One of the next big trends in analytics, notes Wharton[i], is the emergence of geospatial targeting. Establishing someone’s physical location and targeting offers accordingly could open up whole new business models, redefine consumer relationships and supply trustworthy firms with swathes of insight rich data.
The emergence of the quantified customer will blur the difference between existing market boundaries further, yet offer an infinitely richer picture of real-time consumer indicators by including contextual and situal information. Harvard Business Review correctly notes that ‘…the next generation of smart assistants and connected devices will learn from user habits and pick up on behavioural and environmental patterns in order to make these experiences more predictive[ii].’ This changing nature of engagement fundamentally shifts the product and services insurers are able to offer. For example, Buy+, a Chinese virtual reality shopping experience backed by Alibaba, engaged over 8 million users within a week of launching[iii]. Imagine if this experience could be tailored to your whereabouts, your purpose in that given location and your transaction history.
The changing nature of engagement changes the product, and since the IoT provides an expansion of quantifiable parts, we will have ever more data at which to shape price points. Of equal import is that there are more points at which we can engage consumers, especially with forthcoming micro-GPS that can better contextualise data to within mere feet of our position, and the ambient passivity with which we will ‘interact,’ with technology. Emerging data sources and personalisation will ultimately spawn new industries and enable businesses to add value in entirely new ways.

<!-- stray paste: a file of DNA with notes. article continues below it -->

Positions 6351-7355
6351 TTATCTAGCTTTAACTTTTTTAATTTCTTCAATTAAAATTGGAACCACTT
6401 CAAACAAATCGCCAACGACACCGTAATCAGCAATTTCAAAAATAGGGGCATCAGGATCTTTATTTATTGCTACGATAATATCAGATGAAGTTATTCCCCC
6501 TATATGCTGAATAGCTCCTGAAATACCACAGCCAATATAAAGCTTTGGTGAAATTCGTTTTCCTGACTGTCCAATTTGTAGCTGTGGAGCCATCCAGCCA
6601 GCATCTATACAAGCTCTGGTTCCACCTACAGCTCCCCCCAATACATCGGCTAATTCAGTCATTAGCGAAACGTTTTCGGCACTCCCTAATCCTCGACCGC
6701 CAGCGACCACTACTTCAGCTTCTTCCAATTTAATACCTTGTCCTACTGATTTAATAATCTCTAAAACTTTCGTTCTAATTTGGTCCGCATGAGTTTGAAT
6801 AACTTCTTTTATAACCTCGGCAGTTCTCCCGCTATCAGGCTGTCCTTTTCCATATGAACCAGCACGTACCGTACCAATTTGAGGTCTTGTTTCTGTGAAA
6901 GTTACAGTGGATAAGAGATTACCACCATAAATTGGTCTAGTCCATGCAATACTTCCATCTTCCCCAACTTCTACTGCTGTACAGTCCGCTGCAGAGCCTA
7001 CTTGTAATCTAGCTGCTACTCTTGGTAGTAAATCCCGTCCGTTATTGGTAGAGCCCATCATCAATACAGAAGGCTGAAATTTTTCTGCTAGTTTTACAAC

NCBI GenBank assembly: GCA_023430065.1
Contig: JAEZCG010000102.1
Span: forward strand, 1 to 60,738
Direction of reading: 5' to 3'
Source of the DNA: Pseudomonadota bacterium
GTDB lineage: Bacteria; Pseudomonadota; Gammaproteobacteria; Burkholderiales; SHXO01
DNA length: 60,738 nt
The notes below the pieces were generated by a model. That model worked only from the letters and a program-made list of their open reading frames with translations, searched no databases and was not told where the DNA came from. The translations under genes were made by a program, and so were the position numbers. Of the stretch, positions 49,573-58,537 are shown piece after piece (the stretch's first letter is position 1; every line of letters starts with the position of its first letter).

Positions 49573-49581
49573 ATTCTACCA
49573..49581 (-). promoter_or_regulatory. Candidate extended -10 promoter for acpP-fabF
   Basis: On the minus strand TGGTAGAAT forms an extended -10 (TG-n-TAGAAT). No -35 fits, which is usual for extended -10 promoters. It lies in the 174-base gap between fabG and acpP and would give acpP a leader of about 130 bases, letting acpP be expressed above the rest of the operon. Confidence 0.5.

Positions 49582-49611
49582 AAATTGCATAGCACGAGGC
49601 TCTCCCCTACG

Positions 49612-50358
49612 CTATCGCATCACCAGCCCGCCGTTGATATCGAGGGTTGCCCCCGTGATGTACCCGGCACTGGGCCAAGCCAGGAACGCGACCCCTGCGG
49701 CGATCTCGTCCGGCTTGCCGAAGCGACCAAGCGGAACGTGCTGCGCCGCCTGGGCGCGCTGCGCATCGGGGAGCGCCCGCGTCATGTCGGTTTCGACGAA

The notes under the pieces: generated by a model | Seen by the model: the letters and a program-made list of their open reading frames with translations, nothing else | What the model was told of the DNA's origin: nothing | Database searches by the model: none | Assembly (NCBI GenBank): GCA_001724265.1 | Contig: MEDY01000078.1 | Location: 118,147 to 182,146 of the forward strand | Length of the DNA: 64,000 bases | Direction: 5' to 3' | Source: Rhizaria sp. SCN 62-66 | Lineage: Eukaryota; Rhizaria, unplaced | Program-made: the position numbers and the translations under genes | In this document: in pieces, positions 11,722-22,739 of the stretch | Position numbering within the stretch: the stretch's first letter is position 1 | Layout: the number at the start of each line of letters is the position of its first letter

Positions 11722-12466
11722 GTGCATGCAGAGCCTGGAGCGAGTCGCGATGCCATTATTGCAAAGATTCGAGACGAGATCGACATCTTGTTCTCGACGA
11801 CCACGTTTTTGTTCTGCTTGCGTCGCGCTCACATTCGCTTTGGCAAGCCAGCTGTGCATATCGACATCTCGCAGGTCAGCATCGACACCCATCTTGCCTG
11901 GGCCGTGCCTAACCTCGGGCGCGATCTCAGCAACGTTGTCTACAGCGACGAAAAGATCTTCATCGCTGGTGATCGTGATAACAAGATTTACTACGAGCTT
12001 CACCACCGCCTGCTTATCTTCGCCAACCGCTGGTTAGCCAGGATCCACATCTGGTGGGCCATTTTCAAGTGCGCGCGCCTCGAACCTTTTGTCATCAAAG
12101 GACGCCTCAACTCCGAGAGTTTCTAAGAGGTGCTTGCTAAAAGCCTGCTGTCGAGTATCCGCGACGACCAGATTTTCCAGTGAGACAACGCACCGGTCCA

Care will need to be taken given GDPR and its likely successors. What data we hold and how we use it will be the life and death of our companies; this data could prove poisonous if mis-selling or similar can be proven using situal and contextual data. The risk of retroactive judgement for misusing data, whether reputational or legally, allied to sheer volume will likely create a need for regulated third party data aggregation, dissemination and marketplace formation. New data architectures will likely be required; customers, first and foremost, want problems solved – something that may go beyond an app or individual business silos. Real-time, multidirectional data will deliver situal information and insight, requiring new data strategies and even organisational set-up.